"The purpose of this study is to interrogate the doctrine of margin of appreciation as applied in the European Court of Human Rights and establish amenable lessos to the African human rights system. As such, the author will be able to draw appropriate and informed recommendations on the prospects of the doctrine in African context. In other words, the study proceeds from the approach that 'diversity' alone is not enough to guarantee application of margin of appreciation. Rather, a variety of factors come into consideration while weighing whether margin of appreciation should be granted to states. Indeed, such benchmarks will inform the discourse of this study, while at the same time acknowledging that a comparative study between European and African systems cannot be possible. The premise for disqualifying a comparison assumes that margin of appreciation presupposes a democratic society. Thus, while the member states of the ECHR have attained high levels of human rights records, some of their counterparts in Africa are still marred by embarrassing human rights records." -- Preamble.
"Chapter one introduces the study and the context in which it is set. It highlights the basis and structure of the study. Chapter two makes reference to the connotation, origin and development of the doctrine of margin of appreciation. It discusses also contours and varying degrees of the doctrine's application with particular regard to respect of the rule of law. In addition, difficulties linked to the doctrine are highlighted. Chapter three highlights policy grounds underlying margin of appreciation in the European Court of Human Rights. It starts from most decisive policy grounds and moves to weaker ones. Chapter four examines the legal basis for application of the doctrine of margin of appreciation under the African Charter. It further notes the attitude of African states through their submissions claiming margin. The Prince case as the first of its kind to invoke margin of appreciation is discussed. Chapter five attempts to identify the defensibility and indefensibility of the doctrine in [the] African human rights system. Chapter six consists of a summary of the presentation and the conclusions drawn from the entire study." -- Introduction.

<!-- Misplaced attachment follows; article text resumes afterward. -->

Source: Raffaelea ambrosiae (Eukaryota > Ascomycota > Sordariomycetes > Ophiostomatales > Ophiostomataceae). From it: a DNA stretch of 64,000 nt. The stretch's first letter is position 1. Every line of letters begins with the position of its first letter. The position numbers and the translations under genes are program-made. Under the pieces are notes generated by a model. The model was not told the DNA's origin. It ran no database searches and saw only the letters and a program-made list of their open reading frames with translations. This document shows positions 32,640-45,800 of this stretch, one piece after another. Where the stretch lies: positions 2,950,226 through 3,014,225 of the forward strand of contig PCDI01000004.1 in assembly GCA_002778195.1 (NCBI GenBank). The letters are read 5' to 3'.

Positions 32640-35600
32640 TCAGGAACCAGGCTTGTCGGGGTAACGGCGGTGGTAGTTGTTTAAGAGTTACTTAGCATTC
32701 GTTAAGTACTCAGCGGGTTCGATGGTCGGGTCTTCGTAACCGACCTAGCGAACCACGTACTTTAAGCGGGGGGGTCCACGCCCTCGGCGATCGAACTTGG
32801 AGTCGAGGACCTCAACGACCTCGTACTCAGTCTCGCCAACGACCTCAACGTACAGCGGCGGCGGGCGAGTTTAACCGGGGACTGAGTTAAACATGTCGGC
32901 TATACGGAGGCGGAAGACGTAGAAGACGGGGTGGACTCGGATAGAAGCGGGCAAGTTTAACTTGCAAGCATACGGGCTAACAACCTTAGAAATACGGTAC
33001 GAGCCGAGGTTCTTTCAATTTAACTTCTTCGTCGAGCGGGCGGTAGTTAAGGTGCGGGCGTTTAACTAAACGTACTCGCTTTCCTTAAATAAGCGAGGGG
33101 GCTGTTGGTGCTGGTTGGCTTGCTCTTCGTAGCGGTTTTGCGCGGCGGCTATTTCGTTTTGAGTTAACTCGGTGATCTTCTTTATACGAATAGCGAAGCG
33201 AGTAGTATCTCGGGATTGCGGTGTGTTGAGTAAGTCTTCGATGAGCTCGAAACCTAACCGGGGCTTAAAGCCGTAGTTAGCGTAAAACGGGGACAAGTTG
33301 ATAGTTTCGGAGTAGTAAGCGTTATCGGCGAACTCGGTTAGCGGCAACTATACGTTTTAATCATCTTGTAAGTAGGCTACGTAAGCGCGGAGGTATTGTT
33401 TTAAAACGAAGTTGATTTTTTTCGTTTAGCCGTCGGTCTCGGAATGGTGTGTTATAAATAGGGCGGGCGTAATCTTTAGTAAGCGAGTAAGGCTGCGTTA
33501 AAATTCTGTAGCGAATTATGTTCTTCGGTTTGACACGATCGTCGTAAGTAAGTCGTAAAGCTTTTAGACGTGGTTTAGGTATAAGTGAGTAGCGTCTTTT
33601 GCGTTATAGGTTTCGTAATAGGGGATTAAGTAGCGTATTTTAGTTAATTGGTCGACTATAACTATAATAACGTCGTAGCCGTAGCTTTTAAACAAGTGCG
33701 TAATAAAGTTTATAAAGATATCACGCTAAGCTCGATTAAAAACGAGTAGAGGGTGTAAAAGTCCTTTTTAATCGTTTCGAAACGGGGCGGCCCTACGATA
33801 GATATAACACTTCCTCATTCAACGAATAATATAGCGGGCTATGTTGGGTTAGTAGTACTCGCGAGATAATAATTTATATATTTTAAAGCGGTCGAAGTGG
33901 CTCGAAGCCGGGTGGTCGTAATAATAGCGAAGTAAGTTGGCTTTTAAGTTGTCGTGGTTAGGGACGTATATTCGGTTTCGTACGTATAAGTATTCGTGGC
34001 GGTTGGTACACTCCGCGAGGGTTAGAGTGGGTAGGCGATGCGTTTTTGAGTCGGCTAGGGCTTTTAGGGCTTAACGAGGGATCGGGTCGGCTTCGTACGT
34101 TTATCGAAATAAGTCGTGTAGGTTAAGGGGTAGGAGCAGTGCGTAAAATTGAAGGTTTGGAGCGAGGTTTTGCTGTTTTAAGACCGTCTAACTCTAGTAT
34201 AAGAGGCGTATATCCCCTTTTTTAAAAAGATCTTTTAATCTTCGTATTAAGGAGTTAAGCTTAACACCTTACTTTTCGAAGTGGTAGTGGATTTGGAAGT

Prepared under the supervision of Prof. Gilles Cistac at the Faculty of Law, Universidade Eduardo Mondlane, Maputo, Mocambique
Thesis (LLM (Human Rights and Democratisation in Africa)) -- University of Pretoria, 2006.
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